Development of additional techniques in celestial navigation, greater skill and higher precision in taking sights and finding positions, including fundamental principles and practical work, systems of coordinates, instruments, extensive work with chronometer and sextant, computations, and the development of orderly methods for carrying on the day's work of the navigator at sea. The final examination includes an imaginary voyage for which the student is to work out the steps in the navigator's work.

Prerequisites: Seamanship, Piloting, Advanced Piloting and Junior Navigation

Elective Courses

Cruise Planning (CP)

This course is preparation for a cruise, whether the cruise is for a day, a week, a month or longer. Whether you are going to cruise on rivers, lakes, the coasts, or to cross the oceans, very valuable information has been provided by those who have been there. This course includes the following topics: Planning the Voyage, Financing the Voyage, The Boat and How It Is Equipped, Crew Selection, Provisioning, Voyage Management, Navigation Planning, Weather, Communications, Entering and Clearing Foreign and Domestic Ports, Anchors and Anchoring, Emergencies Afloat, Medical Emergencies, and Security.

Engine Maintenance (EM)

General construction, operating principles, maintenance and repair of marine gasoline and diesel engines, cooling, electrical, fuel and lubricating systems and associated propulsion components - clutches, shafting and propellers. Since one of the major objectives of the course is to make the students more self-reliant afloat, trouble-diagnosis and temporary remedies are given considerable emphasis. Safety measures are stressed. The course is not intended to produce trained mechanics but rather more intelligent and more resourceful boat engine operators.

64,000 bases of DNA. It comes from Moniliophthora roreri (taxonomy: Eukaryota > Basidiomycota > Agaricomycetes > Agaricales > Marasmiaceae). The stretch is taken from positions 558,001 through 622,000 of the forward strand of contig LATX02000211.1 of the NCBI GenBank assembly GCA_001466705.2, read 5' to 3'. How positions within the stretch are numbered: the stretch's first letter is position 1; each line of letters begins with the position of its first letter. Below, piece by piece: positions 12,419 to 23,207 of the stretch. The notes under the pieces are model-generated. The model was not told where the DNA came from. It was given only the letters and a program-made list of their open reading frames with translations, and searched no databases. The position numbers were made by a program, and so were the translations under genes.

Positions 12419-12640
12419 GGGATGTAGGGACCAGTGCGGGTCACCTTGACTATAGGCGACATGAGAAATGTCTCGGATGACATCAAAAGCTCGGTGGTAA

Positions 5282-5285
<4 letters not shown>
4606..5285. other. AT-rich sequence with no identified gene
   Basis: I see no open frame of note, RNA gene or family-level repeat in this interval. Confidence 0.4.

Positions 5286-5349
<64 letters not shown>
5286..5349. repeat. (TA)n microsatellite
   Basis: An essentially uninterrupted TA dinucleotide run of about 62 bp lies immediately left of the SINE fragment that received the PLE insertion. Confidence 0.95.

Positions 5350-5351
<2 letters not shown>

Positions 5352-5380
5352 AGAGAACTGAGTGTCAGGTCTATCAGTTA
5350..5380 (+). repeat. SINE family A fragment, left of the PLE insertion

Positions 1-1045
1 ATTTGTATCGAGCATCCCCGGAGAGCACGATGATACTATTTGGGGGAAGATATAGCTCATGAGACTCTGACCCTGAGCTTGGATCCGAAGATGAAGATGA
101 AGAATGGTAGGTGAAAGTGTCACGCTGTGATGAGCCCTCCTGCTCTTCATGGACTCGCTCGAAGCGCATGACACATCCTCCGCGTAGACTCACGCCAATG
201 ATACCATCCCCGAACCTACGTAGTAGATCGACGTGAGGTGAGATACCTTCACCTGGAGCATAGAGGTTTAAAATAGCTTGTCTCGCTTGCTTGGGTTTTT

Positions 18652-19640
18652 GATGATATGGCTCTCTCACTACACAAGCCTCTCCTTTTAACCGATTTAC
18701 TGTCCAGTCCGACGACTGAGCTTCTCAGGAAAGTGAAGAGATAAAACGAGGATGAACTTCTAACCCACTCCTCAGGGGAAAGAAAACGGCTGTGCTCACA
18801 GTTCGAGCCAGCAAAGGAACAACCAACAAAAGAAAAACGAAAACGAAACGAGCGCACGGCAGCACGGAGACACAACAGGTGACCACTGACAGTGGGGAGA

Instructor Qualification (IQ)

Now with the Course titled "Speaking and Teaching - Effective Communications for the Speaker and Teacher," this Course offers practical skills in preparing for teaching and preparing for meetings, and for doing the teaching and conducting meetings. The Course includes practice assignments in presentations after preparing the outline for such presentations, including the use of visual and other aids. All types of aids are studied and the student is afforded the opportunity to become familiar with their best use. Attendance at the majority of class sessions is mandatory before taking the examination.

Marine Electronics (ME)

Essential knowledge about your boat's electrical and electronic systems. Proper wiring, grounding, electrolysis control, and batteries and their maintenance is included. Depth finders, marine radio telephones, radar, Loran, Omega and advanced systems for electronic navigation are covered. Information is given on FCC requirements for station licensing and operator permits for radio telephones.

Sail (SA)